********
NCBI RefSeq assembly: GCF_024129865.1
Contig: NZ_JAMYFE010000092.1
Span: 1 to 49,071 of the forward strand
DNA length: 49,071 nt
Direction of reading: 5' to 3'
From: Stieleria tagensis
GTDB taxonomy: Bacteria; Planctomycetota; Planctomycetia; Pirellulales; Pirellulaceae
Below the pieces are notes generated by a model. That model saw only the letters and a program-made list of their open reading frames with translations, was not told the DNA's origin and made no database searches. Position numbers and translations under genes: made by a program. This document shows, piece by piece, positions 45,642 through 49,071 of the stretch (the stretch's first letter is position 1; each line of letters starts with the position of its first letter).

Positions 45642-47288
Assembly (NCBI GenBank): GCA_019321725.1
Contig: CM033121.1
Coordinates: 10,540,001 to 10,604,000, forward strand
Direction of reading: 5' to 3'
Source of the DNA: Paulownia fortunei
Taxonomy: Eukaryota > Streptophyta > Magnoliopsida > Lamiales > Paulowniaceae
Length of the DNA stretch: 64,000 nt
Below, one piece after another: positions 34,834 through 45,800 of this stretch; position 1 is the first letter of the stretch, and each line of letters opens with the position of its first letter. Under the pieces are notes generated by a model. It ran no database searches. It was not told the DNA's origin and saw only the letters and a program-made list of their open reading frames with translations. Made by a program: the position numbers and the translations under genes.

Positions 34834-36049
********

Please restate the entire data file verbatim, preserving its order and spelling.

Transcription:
NCBI RefSeq assembly: GCF_024129865.1
Contig: NZ_JAMYFE010000092.1
Span: 1 to 49,071 of the forward strand
DNA length: 49,071 nt
Direction of reading: 5' to 3'
From: Stieleria tagensis
GTDB taxonomy: Bacteria; Planctomycetota; Planctomycetia; Pirellulales; Pirellulaceae
Below the pieces are notes generated by a model. That model saw only the letters and a program-made list of their open reading frames with translations, was not told the DNA's origin and made no database searches. Position numbers and translations under genes: made by a program. This document shows, piece by piece, positions 45,642 through 49,071 of the stretch (the stretch's first letter is position 1; each line of letters starts with the position of its first letter).

Positions 45642-47288
Assembly (NCBI GenBank): GCA_019321725.1
Contig: CM033121.1
Coordinates: 10,540,001 to 10,604,000, forward strand
Direction of reading: 5' to 3'
Source of the DNA: Paulownia fortunei
Taxonomy: Eukaryota > Streptophyta > Magnoliopsida > Lamiales > Paulowniaceae
Length of the DNA stretch: 64,000 nt
Below, one piece after another: positions 34,834 through 45,800 of this stretch; position 1 is the first letter of the stretch, and each line of letters opens with the position of its first letter. Under the pieces are notes generated by a model. It ran no database searches. It was not told the DNA's origin and saw only the letters and a program-made list of their open reading frames with translations. Made by a program: the position numbers and the translations under genes.

Positions 34834-36049